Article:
An example of how musical study creates and improves neurological connections may be the example of the regeneration of brain function in those individuals who have had portions of their brain removed (hemispherectomy) as a procedure to alleviate seizures caused by Rasmussen’s Encephalitis and Epilepsy. A child of eight continued to do well after this operation. He took piano lessons and continued to do well in mathematics.
Despite the effects of the operation, which removed that portion of the brain responsible for mathematics, poetry, and music his brain cells are making better connections. In two months, he was able to make progress in language use which would normally have taken nine months. The study of music was restoring necessary brain function.
“Music Stimulates the Brain”:
A New York City public school district in a minority housing project, decided to undertake a three-year music program to find out if third graders could learn to read and write while studying a musical instrument. The program hired a music teacher, bought instruments and music. Each week the students had two, forty-five-minute instrumental classes on woodwind, brass, or percussion. At the end of the year all the children were reading at grade level and attending school every day. The program flourished.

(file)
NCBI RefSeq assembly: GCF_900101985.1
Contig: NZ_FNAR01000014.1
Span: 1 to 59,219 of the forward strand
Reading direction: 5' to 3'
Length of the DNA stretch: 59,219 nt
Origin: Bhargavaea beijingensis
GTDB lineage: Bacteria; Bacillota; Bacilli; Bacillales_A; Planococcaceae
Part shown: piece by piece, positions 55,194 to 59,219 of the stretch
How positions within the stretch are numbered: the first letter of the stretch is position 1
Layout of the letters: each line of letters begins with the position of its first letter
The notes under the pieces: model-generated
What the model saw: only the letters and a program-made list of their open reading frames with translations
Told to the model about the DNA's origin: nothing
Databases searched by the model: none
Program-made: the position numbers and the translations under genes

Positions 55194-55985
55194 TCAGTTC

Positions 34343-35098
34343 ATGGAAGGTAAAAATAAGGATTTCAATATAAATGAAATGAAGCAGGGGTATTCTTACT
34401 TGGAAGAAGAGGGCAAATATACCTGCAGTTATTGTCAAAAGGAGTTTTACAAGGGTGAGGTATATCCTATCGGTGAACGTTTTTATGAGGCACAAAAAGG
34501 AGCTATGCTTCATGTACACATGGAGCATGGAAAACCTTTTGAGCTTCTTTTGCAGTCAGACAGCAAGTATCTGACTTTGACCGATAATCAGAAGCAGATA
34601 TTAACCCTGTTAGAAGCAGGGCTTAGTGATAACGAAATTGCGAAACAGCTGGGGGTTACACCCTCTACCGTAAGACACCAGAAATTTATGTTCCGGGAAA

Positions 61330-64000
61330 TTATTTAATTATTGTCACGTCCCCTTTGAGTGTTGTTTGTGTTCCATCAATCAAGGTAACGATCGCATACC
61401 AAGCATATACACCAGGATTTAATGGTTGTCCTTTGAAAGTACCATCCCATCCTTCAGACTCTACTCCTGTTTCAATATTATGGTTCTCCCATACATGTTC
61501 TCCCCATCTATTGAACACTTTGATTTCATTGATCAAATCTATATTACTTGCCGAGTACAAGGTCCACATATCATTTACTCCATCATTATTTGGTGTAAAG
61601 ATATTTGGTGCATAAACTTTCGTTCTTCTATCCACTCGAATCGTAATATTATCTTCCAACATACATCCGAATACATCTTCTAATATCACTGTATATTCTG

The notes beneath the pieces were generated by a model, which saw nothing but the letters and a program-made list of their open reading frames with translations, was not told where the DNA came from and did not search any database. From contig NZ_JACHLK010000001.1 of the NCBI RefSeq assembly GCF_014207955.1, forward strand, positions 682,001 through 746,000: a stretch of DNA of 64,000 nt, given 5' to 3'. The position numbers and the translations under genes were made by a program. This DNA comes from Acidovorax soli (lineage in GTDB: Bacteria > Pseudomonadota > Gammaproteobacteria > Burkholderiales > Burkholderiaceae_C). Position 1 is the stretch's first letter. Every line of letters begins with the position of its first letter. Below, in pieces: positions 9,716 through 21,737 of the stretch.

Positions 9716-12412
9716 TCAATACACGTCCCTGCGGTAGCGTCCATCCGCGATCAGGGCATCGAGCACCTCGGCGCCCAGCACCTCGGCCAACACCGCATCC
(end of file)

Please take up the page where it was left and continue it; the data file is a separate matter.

A similar study was done in a Virginia Public School working with at risk children, produced positive results with sixth graders studying string and band instruments. The students came to school to participate in the musical instrument classes and improved on Literacy Passport Test.
In Albuquerque, New Mexico public schools, two groups of 5th graders, one group studying instrumental music and the other group not, performed on the standardized reading, language, and math tests; Comprehensive Tests of Basic Skills (CTBS). The students who studied in the band scored 10-12% higher and in orchestra scored 16 to 20 % higher than the students not taking instrumental classes. These results were based on two or more years in band and orchestra. The longer the students took instrumental music the higher their academic scores.
Sharon Bryant wrote “How Children Benefit from Music Education in Schools”. (2014/2015) Her findings were as follows: